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Gear Up for Exercise

It was not long ago - Medical School, late 1970's - that medical students were expected to enjoy their lunchtime run, but no concrete scientific evidence confirmed any health benefits to exercise. In fact, a physician once herded students from the stairs to the elevator claiming that one's lifetime heartbeats are limited, and one should not waste them on exercise. Since then, the world has changed. Exercise and athletes have been measured, sampled, observed, challenged and the jury is in: exercise is good for us.

Known Benefits

Exercise has been found to have positive effects on almost every aspect of health: immunity, alertness, mood, sleep, digestion, balance, mobility, and more. Exercise reduces perceived levels of pain, both physical and emotional. Out of doors exercise (with appropriate sun protection) enhances vitamin D levels and provides cosmetic and skin protecting tanning effects. Exercise in a group setting provides community and mental health benefits. Exercise can relieve stress, whether performed with great intensity or in an intentionally calming manner.

Little Help With Weight Loss

Whether you find this disappointing or a relief, exercise is not a crucial component nor a great aid nor great benefit to weight loss. Our bodies are better adapted for survival than weight loss, so if you increase your activity or decrease your calories, your body will do its best to expend fewer calories to keep a constant weight.

Your body will not read the calorie charts and burn a set number of calories when you exercise. Instead, your body follows a principle called homeostasis, and it's an important principle of how our bodies work. When we reduce our calories to less than we would burn (living, walking, breathing), our body turns down the heat so that when we add “running” to the list, the living, walking, and breathing are done with less calories than they were before, so everything remains equal despite the running. So no, you can't turn up the “calories out” dial and hope to lose weight.

However, high intensity exercise can help with weight loss in a more complicated way.

Weight gain happens when our bodies decide to store fat, weight loss happens when we burn fat for energy. The hormone insulin acts as the fat storage messenger and helps to regulate our blood sugar. Insulin unlocks the doors of our body's cells, allows sugar inside, then packs and stores the sugar as a form of fat. Insulin keeps the fat in a lockdown form of storage. We are not necessarily happy about this storage method, as stored fat has a great shelf life.

Among its other functions human growth hormone (HGH) is a key fat burning messenger. High intensity exercise promotes HGH and temporarily unlocks cell doors, which allows sugar in without calling for help from insulin, and thus avoids that “store fat” message that comes with insulin.

Fat can only be mobilized in the presence of low insulin levels, and higher levels of human growth hormone (HGH) help create this low insulin environment. The other hormone that mobilizes fat is hormone-sensitive lipase, but the only way to stimulate this hormone is to lower insulin, so it's part of the same process.

There is no way around the need for lower insulin levels to mobilize fat.

The Best Exercise

High intensity, interval exercise can add a little boost when following a low carbohydrate/insulin lowering food plan. For optimal effect, find something you can do with great effort, sustained for 20-30 seconds: Run upstairs or uphill, swim, cycle, or row. Pushups, and sit-ups, and lunges all work well too. Treadmills can be helpful, but one must have dexterity and arm strength to hop on and off a ramped up treadmill at the beginning and end of each interval.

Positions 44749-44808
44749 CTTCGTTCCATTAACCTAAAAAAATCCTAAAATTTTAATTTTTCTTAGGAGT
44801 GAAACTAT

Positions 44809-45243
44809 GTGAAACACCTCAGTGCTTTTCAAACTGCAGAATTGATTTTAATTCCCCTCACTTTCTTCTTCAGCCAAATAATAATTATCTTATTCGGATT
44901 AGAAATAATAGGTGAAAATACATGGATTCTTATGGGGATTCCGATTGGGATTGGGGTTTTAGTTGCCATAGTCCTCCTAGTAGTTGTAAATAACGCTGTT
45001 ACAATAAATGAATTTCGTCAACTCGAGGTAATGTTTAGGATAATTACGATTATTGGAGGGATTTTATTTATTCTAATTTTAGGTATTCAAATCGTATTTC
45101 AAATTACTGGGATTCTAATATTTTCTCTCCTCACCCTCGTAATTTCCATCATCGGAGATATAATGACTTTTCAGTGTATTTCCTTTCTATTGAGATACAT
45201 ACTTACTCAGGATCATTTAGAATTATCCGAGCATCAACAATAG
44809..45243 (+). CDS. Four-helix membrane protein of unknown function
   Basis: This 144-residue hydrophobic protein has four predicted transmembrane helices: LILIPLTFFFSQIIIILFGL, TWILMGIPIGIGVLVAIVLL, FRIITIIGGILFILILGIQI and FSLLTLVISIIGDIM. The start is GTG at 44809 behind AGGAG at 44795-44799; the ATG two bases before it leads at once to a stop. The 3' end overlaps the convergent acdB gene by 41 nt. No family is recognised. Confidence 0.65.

Here's a basic workout pattern to follow:

  • Warm up by performing gently the same maneuver you are going to do with enthusiasm in the high intensity period. Walk around the room, lift your knees high and swing your arms.
  • Go all out for 20-30 seconds.
  • Rest for 10-90 seconds.
  • Repeat up to eight times.
  • Rest.
  • Repeat the whole cycle once or twice.
  • Cool down by repeating your warm up.

An interval workout once or twice a week can add significantly to your overall health.

For all the other benefits, the best exercise is one you love because it will be easy to keep up the habit of exercise.

Before Starting any new Exercise

Injuries can arise with the start of a new exercise or intensity increase of a familiar activity. To avoid injury, follow these three simple rules:

  1. When you select your clothing and equipment, think about comfort and safety. Ask for help if you want to try the free weights or the rowing machine, but have never been instructed in its proper use. Choose well-fitting and stable shoes.
  2. Prepare your inner body well with proper nutrition and hydration. Eat a well-balanced snack, including protein and fat, an hour before exercising. Drink water whenever you're thirsty, and once or twice when you're not. Choose electrolyte or sports drinks if you perspire heavily with exercise.
  3. Perfect form and technique before applying pressure. Take a class or book a session with a trainer to advise you on proper exercise form before you try to do it “all out”. Experienced runners have ripped Achilles' tendons, rowers thrown out their shoulders, and yoga students have injured backs or necks - all pushing just a little bit harder beyond their level of good technique.



It's never too late to find something new you enjoy doing. People of any age can find an activity they enjoy at their local gym, through their parks and recreation office, or by simply finding a lovely place where they might take a long walk. We would like to hear from you what benefits and challenges you have found in your pursuit of exercise for health and pleasure.






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